Components of a solar photovoltaic system that qualify for inclusion in this CCA class would generally include solar cells or modules and related equipment, including:
(b) control, conditioning and battery storage equipment (designed to store electrical energy),
(c) support structures, and
(d) transmission equipment up to the interface with either the distribution system or the local utility.
Assets that may be part of a solar photovoltaic system that are not eligible to be included in Class 43.2 are a building or a part of a building (other than a solar cell or module that is integrated into a building), electrical distribution equipment and auxiliary electrical generating equipment.
Property included in Class 43.2 is eligible for a CCA rate of 50 per cent, on the declining balance basis. However, pursuant to the "available for use rules" contained in subsections 13(26) to (31) of the Act, CCA for a Class 43.2 property that was acquired and not considered available for use at the end of a taxation year may be restricted until such time as the property is available for use. A property that becomes available for use in the year is subject to a limitation of 50% of the CCA otherwise deductible in that first year pursuant to subsection 1100(2) of the Regulations.
Limitation on CCA
Subsections 1100(24) to (29) of the Regulations limit the amount of CCA that may be claimed on property that is "specified energy property". Generally, "specified energy property" includes property that is described in Class 43.2 such as a solar photovoltaic system.
Under subsection 1100(24) of the Regulations, the amount of CCA that may be claimed by a taxpayer in a taxation year for a specified energy property is limited to the lesser of:
- the amount of CCA otherwise determined for such property, or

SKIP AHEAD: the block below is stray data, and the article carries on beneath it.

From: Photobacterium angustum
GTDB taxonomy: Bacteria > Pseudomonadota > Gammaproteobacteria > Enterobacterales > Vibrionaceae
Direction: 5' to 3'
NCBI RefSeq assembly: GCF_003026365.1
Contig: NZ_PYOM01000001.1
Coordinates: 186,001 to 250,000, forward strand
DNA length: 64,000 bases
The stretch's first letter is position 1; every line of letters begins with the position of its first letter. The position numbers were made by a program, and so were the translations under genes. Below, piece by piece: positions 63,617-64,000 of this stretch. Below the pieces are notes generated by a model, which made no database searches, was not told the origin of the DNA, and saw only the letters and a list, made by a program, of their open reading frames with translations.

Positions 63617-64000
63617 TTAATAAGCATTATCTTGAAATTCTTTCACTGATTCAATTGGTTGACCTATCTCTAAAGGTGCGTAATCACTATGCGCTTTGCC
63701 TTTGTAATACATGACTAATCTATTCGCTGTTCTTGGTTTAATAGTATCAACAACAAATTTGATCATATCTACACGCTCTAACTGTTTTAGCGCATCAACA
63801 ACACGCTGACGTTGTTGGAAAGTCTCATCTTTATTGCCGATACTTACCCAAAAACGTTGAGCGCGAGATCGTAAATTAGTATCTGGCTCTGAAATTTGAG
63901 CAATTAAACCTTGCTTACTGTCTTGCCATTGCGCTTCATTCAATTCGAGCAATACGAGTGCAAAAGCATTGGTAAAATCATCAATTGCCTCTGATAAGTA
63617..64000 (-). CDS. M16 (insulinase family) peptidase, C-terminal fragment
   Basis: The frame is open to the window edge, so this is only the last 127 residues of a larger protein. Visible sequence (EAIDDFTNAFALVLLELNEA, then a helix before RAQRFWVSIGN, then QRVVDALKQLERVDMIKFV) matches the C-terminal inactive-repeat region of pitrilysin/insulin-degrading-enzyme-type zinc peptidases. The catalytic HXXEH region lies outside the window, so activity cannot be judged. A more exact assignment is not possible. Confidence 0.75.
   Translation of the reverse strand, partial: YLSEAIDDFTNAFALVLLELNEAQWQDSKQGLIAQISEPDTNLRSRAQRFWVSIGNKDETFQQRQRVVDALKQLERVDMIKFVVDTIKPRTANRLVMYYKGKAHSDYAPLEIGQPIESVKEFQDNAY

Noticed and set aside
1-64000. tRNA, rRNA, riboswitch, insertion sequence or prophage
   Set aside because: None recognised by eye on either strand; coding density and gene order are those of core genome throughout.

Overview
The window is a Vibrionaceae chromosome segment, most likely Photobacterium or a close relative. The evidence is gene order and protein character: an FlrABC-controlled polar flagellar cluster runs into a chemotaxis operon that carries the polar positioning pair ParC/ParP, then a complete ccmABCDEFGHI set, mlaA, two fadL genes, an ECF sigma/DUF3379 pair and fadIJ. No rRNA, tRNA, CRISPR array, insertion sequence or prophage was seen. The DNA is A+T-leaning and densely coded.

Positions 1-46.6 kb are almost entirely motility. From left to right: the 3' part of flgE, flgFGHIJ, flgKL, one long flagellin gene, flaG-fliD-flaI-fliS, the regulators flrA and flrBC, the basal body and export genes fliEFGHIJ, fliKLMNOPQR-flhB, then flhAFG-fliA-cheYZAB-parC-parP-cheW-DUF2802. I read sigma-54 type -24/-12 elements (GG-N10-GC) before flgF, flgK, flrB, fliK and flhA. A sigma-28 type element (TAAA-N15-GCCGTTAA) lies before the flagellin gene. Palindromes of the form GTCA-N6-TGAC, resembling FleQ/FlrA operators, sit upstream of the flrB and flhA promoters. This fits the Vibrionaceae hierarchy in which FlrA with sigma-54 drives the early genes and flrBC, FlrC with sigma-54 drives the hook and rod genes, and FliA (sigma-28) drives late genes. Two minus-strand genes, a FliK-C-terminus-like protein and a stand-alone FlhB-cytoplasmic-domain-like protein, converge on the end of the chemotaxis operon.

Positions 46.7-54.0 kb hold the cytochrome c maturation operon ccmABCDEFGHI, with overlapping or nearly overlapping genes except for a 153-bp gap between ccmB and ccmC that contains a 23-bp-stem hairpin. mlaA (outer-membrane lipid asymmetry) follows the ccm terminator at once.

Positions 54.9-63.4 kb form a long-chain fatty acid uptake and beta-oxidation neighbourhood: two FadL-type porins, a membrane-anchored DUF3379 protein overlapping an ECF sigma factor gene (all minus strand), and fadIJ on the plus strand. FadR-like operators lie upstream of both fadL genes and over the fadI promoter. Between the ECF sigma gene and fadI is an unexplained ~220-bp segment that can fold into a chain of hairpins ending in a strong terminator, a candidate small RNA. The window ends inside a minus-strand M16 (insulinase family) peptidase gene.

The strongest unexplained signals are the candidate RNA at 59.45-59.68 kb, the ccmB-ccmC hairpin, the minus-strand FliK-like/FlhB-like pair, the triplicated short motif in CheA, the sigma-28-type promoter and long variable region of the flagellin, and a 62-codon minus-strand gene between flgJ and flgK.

- the taxpayer's net income (after deducting all expenses, other than CCA, related to earning such income) from all specified energy property of the taxpayer.
The CCA deduction limitation would not apply where it is expected that more than 50% of the energy produced by the solar photovoltaic system is to be used or consumed in earning income from either
(a) another business of the owner carried on in Canada (not including the business of selling the energy generated by the particular property); or
(b) another property operated in Canada by the owner of the property.
The determination of whether a particular property is a specified energy property can only be made following a review of the facts of a particular situation. Generally, where a participant in the microFIT Program carries on a business in Canada (other than the business of selling electricity) and the amount of electricity consumed in carrying on that business exceeds 50% of the electricity generated by the Class 43.2 property, we would generally consider that the Class 43.2 property is not a specified energy property. However, such a determination is a question of fact that can only be made on a case by case basis.
We trust that these comments will be of assistance.
Fiona Harrison C.A.
Income Tax Rulings Directorate
Legislative Policy and Regulatory Affairs Branch